Just being me is enough


Florence, Italy. In Michaelangelo’s gallery, bodies birthing themselves from rough and ragged chunks of marble. “Unfinished Slaves,” frozen in a state of self- excavation. I, too, was carving myself back into life.

Shame and guilt stripped away, revealing my raw flesh. I reclaimed time lost; my unlived life. Forgiveness arrived, tentatively at first. Then – now – in bursts of disbelief. Inhabiting my life completely– no hiding, truly living – is unparalleled.

Once there was a marriage and now there is me.

What do I know, now? I know that happiness, fun, pleasure – these are the necessities. I know that loss is loss and grief is grief. I know that forgiveness is the gateway; freedom and love lie beyond. I know that nothing is better than living my life as it is happening. Meeting the miraculous moments as me – just me. Just being me is the only thing I ever have to do to be loved.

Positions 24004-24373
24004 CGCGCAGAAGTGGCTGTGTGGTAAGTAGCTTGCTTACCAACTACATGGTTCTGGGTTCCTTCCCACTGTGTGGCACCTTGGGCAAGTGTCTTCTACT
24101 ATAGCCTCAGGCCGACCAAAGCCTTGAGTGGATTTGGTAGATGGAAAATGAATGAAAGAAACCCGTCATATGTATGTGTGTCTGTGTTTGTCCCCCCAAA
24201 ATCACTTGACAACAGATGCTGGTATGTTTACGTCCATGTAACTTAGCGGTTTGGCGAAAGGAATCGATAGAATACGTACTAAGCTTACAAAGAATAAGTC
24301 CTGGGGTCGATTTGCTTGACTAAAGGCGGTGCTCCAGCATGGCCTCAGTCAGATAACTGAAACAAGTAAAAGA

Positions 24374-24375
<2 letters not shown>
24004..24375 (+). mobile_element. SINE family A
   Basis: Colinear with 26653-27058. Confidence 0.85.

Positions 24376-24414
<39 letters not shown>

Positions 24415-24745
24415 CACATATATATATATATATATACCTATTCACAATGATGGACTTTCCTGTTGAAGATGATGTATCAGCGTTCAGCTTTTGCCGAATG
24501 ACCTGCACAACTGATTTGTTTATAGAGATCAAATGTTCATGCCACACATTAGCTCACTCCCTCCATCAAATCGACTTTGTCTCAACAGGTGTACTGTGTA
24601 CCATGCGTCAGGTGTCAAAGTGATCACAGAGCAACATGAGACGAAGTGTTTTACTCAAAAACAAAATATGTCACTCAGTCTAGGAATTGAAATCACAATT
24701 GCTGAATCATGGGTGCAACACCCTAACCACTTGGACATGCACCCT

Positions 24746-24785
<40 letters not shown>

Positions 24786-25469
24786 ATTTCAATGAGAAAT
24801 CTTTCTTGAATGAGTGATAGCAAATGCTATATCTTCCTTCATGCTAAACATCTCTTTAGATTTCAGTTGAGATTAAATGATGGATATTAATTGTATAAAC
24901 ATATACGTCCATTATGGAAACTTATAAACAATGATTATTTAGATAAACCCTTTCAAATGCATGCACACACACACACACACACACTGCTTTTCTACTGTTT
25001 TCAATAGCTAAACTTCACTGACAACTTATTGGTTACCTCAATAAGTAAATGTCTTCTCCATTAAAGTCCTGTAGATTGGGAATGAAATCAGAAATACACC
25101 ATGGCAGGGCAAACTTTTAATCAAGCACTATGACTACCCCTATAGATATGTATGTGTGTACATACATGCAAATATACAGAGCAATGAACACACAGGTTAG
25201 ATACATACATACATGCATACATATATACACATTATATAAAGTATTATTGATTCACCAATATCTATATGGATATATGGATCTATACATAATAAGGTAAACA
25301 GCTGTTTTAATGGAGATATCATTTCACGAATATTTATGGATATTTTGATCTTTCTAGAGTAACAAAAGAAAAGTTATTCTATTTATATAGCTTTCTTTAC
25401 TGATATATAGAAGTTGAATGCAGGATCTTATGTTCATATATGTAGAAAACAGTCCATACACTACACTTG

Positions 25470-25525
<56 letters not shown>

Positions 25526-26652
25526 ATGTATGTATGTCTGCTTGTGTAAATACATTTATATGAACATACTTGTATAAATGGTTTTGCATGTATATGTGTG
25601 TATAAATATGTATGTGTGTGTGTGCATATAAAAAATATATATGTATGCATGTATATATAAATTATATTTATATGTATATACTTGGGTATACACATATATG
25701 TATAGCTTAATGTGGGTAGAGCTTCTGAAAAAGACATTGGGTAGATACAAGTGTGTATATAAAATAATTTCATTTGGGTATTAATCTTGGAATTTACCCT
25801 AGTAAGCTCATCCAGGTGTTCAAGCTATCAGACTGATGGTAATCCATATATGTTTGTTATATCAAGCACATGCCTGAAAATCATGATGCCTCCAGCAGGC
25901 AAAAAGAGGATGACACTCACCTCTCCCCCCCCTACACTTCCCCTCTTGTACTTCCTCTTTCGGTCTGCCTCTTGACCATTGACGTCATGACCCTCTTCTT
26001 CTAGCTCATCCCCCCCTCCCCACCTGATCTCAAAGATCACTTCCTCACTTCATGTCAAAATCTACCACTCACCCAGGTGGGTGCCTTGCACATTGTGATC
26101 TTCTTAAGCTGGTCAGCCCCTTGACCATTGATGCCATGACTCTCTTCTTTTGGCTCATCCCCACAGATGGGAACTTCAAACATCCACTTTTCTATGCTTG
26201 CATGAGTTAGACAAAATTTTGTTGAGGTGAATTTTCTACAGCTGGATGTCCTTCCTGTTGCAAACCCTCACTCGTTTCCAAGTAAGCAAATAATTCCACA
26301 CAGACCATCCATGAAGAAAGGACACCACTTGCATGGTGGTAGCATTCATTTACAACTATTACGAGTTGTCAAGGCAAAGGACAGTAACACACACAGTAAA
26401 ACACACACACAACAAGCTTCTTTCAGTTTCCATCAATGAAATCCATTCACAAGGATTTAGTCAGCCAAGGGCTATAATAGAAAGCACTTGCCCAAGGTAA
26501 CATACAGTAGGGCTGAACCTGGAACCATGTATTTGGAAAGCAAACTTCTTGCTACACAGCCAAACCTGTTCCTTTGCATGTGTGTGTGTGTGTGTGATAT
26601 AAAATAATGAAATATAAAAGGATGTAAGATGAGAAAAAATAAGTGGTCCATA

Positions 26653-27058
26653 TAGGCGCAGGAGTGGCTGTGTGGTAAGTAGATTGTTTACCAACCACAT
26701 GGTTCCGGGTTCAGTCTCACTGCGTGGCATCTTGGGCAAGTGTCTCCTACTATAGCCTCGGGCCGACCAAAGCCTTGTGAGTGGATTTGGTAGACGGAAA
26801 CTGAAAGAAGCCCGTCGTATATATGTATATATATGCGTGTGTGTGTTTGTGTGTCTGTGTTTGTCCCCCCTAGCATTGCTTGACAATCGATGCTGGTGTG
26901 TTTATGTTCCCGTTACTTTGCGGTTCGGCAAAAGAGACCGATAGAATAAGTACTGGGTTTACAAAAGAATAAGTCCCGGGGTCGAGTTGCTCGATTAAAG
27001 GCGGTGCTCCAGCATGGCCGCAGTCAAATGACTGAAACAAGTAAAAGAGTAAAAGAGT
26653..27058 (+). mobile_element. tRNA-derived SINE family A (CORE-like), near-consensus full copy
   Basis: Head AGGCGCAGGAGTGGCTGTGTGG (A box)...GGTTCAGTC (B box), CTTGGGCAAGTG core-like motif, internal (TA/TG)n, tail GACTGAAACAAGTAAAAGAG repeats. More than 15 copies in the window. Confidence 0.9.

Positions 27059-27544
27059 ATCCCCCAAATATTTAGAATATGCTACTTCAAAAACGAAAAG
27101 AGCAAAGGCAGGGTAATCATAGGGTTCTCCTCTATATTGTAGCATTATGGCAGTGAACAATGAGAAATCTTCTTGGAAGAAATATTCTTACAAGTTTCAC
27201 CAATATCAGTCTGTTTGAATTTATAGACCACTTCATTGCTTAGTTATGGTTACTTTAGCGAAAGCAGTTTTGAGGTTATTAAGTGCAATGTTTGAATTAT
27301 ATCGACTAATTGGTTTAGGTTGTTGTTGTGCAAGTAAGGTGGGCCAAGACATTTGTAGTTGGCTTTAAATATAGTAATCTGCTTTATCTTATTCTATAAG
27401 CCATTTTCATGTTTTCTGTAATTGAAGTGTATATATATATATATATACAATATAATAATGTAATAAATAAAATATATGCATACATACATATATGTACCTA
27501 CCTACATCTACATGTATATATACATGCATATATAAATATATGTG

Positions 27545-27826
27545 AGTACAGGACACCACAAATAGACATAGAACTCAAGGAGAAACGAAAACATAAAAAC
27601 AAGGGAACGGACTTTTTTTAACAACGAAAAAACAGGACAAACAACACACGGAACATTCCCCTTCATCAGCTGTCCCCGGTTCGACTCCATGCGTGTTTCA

I know that living on the other side of my greatest fear I can do anything.


Is there an area of your life where you’re stuck in a painful pattern of self-blame and self-sabotage? Are you holding onto shameful incidents from the past where you decided you weren’t worthy or deserving of happiness, love, success, money.

Here’s the deal: We’re all hiding something we think we need to hide in order to be loved and accepted. It’s time to stop hiding. You see, our shame can’t live in the open air and light. Once we name it, it begins to diffuse. Immediately.

Are you ready to be free, on the other side of your greatest fear, with access to all that you desire?